Men Are Filling Testosterone Lawsuits. Men who have suffered serious testosterone side effects are filing lawsuits over allegations that the men were not appropriately warned about risks tied to using the drugs, such as a potential tie between testosterone therapy and heart problems.
The personal injury attorneys at Parker Waichman LLP are closely monitoring events in the testosterone litigation and continue to offer free legal consultations to individuals with questions about filing a testosterone lawsuit.
Some 6,600 lawsuits have been consolidated for pretrial proceedings in a multidistrict litigation (MDL) in the United States District Court, Northern District of Illinois. An Amended Case Management Order issued by Judge Matthew F. Kennelly scheduled the first of six bellwether trials to begin on June 5, 2017. The lawsuits only involve AbbVie, the maker of AndroGel. Each of the bellwethers is scheduled to begin around four weeks following the start of the prior trial; the final trial is expected to begin October 23, 2017. The plaintiffs similarly allege that they, or their survivors, suffered injuries that included heart attack, stroke, deep vein thrombosis (DVT), and pulmonary embolism.
Bellwether trials are meant to demonstrate how the cases will proceed and how the courts and juries will respond. Among the first of the bellwethers likely to be heard is a lawsuit filed by a 49-year-old man who alleges suffering a myocardial infarction two months after he began using AndroGel. He had no prior history of heart problems.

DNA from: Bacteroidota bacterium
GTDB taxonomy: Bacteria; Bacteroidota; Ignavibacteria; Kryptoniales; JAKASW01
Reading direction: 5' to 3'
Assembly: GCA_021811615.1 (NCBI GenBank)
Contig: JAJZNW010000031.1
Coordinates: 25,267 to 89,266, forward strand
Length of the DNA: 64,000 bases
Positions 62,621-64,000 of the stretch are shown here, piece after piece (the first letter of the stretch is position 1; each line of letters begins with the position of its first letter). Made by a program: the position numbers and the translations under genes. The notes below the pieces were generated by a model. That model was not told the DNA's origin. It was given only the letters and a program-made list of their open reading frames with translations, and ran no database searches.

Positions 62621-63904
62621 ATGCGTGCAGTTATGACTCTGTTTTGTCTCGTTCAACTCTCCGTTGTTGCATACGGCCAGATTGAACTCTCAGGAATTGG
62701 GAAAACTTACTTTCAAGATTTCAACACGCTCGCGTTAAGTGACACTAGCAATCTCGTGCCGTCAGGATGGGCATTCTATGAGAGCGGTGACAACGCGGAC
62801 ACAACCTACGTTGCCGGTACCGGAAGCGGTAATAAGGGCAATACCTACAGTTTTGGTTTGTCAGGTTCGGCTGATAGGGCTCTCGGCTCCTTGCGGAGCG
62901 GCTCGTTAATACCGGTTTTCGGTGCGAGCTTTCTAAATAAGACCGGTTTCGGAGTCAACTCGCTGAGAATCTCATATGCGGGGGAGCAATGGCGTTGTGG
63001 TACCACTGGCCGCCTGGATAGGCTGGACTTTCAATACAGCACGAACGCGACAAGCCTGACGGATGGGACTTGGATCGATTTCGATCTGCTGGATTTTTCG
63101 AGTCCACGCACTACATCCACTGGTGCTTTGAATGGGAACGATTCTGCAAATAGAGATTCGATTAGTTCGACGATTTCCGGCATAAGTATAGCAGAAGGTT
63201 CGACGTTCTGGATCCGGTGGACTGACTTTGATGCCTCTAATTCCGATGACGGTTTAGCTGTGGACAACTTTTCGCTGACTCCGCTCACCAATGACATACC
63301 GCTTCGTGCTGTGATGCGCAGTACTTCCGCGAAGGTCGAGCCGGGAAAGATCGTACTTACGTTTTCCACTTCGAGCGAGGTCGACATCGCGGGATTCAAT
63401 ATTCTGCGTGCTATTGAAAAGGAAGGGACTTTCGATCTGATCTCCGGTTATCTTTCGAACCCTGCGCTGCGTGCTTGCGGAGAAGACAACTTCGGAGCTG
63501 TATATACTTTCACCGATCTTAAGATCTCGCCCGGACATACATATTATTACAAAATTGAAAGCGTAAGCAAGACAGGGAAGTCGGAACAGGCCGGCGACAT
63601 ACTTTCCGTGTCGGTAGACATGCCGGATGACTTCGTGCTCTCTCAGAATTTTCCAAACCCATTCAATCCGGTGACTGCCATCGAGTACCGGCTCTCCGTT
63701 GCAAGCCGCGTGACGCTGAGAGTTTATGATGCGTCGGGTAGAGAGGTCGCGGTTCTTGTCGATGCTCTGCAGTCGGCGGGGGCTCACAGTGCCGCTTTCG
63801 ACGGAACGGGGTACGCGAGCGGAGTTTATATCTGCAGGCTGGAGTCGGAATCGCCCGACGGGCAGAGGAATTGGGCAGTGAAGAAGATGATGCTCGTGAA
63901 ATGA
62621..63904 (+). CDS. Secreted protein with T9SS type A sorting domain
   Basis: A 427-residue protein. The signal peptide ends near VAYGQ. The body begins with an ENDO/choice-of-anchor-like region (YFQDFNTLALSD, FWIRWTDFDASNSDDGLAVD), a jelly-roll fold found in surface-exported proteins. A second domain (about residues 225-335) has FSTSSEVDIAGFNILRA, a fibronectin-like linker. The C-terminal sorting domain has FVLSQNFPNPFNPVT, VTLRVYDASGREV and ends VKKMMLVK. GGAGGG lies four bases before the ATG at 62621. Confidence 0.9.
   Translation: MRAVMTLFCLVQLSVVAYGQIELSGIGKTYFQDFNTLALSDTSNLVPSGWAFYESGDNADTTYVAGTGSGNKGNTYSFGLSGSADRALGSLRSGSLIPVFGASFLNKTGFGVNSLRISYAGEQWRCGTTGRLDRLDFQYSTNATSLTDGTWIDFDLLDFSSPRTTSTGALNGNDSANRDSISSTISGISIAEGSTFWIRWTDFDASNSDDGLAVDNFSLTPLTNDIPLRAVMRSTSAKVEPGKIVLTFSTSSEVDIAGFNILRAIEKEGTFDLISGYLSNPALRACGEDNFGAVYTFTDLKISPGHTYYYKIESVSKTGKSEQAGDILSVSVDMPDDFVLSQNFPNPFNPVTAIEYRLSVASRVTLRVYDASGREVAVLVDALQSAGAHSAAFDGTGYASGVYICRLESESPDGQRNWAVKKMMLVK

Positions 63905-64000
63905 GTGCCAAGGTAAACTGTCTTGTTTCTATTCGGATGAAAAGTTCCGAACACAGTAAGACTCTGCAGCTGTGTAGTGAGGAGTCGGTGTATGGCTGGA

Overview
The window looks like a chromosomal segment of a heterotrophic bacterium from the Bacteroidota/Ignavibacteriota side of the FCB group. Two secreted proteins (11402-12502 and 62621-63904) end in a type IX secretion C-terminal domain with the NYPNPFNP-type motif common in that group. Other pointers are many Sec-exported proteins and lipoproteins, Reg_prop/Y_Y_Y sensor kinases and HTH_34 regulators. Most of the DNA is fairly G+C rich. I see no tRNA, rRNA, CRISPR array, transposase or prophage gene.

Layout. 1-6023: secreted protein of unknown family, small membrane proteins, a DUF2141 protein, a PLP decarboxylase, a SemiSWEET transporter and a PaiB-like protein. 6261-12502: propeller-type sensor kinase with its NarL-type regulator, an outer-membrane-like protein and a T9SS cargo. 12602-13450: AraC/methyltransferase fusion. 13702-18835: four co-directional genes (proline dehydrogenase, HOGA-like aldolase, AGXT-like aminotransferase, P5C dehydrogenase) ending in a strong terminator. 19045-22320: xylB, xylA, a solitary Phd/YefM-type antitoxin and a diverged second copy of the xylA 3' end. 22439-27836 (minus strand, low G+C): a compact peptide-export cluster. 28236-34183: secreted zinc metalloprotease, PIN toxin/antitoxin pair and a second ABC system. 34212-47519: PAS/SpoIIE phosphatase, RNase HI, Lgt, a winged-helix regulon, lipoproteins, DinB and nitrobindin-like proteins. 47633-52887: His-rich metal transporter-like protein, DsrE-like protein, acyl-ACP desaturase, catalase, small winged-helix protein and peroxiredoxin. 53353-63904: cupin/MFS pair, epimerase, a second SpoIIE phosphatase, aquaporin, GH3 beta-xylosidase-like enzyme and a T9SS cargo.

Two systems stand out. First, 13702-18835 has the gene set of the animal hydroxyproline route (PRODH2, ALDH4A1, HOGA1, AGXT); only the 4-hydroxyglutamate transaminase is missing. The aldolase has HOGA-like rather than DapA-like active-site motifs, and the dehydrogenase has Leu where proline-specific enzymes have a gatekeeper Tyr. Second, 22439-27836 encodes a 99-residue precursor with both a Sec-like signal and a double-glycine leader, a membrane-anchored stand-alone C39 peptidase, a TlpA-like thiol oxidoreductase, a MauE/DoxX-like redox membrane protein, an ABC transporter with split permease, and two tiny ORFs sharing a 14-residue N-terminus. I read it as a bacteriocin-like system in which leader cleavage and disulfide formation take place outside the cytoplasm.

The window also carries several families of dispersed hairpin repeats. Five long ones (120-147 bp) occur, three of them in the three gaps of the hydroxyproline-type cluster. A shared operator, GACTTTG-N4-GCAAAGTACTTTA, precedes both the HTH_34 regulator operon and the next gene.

Testosterone Abuse and Warnings
Research reveals that men who take testosterone drugs are at increased risk of stroke and heart attack. Androgel 1% and Testim 1% now include a boxed warning on the products’ labels. Other so-called “Low Testosterone” or “Low-T” brands include Androderm, Axirom, Bio-T-Gel, Delatestryl, Depo-Testosterone, Fortesta, Striant, Testim and Testope.
According to the Mayo Clinic, testosterone is the main anabolic steroid hormone produced by the body and it has two key effects on the body. Anabolic effects promote muscle building, while androgenic effects are responsible for male traits: Facial hair, deepening of the voice. Anabolic androgenic steroids (AAS) are included in Schedule III of the Controlled Substances Act and the U.S. Food and Drug Administration (FDA) notes that these drugs put individuals at risk for abuse and that AAS users tend to take the drugs at higher-than-prescribed dosages. Serious adverse events associated with AAS abuse include heart attack, heart failure, liver toxicity, male infertility, and hostility.